2.2.4 The House Beautiful
From John Bunyan's classic The Pilgrim's Progress, Part II, Section 2, Step 4.1.
Now, when they were within sight of the Porter's lodge, they soon came up unto it; but they made the more haste after this to go thither, because it is dangerous travelling there in the night. So when they were come to the gate, the guide knocked, and the Porter cried, Who is there? But as soon as the guide had said, It is I, he knew his voice, and came down, for the guide had oft before that come thither as a conductor of pilgrims. When he was come down, he opened the gate; and seeing the guide standing just before it, (for he saw not the women, for they were behind him,) he said unto him, How now, Mr Great-Heart, what is your business here so late at night? I have brought, said he, some pilgrims hither, where, by my Lord's commandment, they must lodge: I had been here some time ago, had I not been opposed by the giant that did use to back the lions. But I, after a long and tedious combat with him, have cut him off, and have brought the pilgrims hither in safety.
Porter: Will you not go in, and stay till morning?
Great-heart: No, I will return to my Lord to-night.
Christina: O, sir, I know not how to be willing you should leave us in our pilgrimage: you have been so faithful and loving to us, you have fought so stoutly for us, you have been so hearty in counselling of us, that I shall never forget your favour towards us.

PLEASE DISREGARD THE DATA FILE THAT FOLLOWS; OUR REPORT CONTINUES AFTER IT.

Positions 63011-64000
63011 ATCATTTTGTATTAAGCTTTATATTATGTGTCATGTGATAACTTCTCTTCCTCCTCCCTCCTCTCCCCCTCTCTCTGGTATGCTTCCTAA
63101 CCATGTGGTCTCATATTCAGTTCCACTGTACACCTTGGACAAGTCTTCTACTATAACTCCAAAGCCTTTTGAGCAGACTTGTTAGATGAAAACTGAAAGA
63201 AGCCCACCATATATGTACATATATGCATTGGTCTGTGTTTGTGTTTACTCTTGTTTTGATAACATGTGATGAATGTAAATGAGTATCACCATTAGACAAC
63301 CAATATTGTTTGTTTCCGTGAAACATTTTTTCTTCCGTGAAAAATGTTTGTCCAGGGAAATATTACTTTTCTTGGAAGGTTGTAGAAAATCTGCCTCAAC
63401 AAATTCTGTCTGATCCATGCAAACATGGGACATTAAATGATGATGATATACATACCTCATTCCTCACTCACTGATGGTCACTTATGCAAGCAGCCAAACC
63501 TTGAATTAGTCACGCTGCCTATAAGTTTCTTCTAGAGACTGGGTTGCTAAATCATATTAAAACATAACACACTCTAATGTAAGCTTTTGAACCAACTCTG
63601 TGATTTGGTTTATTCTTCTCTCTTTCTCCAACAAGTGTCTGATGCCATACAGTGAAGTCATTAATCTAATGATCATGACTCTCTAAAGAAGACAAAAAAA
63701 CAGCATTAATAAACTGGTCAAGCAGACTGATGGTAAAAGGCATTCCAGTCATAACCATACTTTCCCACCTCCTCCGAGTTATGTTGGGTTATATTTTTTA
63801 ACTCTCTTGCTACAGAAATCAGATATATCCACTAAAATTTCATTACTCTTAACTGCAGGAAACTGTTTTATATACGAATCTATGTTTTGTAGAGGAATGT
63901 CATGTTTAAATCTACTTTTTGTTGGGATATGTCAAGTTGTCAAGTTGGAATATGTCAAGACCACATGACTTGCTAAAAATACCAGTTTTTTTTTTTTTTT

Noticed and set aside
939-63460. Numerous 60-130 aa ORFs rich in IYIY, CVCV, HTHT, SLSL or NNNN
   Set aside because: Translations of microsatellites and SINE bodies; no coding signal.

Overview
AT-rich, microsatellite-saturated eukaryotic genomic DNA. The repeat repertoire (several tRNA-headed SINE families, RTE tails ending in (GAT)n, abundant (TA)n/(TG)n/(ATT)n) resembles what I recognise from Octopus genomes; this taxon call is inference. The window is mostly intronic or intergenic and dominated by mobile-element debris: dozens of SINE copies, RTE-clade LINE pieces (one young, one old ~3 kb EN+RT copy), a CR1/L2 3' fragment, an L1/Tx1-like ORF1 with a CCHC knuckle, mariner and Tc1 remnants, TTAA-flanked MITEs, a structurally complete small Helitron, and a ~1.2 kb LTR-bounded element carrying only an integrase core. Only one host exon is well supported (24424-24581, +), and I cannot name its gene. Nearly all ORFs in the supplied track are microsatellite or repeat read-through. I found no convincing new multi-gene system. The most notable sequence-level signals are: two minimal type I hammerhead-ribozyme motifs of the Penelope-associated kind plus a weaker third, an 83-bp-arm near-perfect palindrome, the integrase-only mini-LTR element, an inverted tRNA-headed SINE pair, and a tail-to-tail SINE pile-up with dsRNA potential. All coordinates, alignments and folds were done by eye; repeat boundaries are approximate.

Then said Mercy, O that we might have thy company to our journey's end! How can such poor women as we hold out in a way so full of troubles as this way is, without a friend and defender?
Then said James, the youngest of the boys, Pray, sir, be persuaded to go with us, and help us, because we are so weak, and the way so dangerous as it is.
Great-heart: I am at my Lord's commandment; if he shall allot me to be your guide quite through, I will willingly wait upon you. But here you failed at first; for when he bid me come thus far with you, then you should have begged me of him to have gone quite through with you, and he would have granted your request. However, at present I must withdraw; and so, good Christiana, Mercy, and my brave children, adieu.
Then the Porter, Mr Watchful, asked Christiana of her country, and of her kindred. And she said, I came from the city of Destruction. I am a widow woman, and my husband is dead, his name was Christian, the pilgrim. How! said the Porter, was he your husband? Yes, said she, and these are his children and this, pointing to Mercy, is one of my town's-women. Then the Porter rang his bell, as at such times he is wont, and there come to the door one of the damsels, whose name was Humble-Mind; and to her the Porter said, Go tell it within, that Christiana, the wife of Christian, and her children, are come hither on pilgrimage. She went in, therefore, and told it. But oh, what noise for gladness was there within when the damsel did but drop that out of her mouth!
So they came with haste to the Porter, for Christana stood still at the door. Then some of the most grave said unto her, Come in, Christiana, come in, thou wife of that good man; come in, thou blessed woman, come in, with all that are with thee. So she went in, and they followed her that were her children and companions. Now when they were gone in, they were had into a large room, where they were bidden to sit down: so they sat down, and the chief of the house were called to see and welcome the guests. Then they came in, and understanding who they were, did salute each other with a kiss, and said, Welcome, ye vessels of the grace of God; welcome to us, your friends.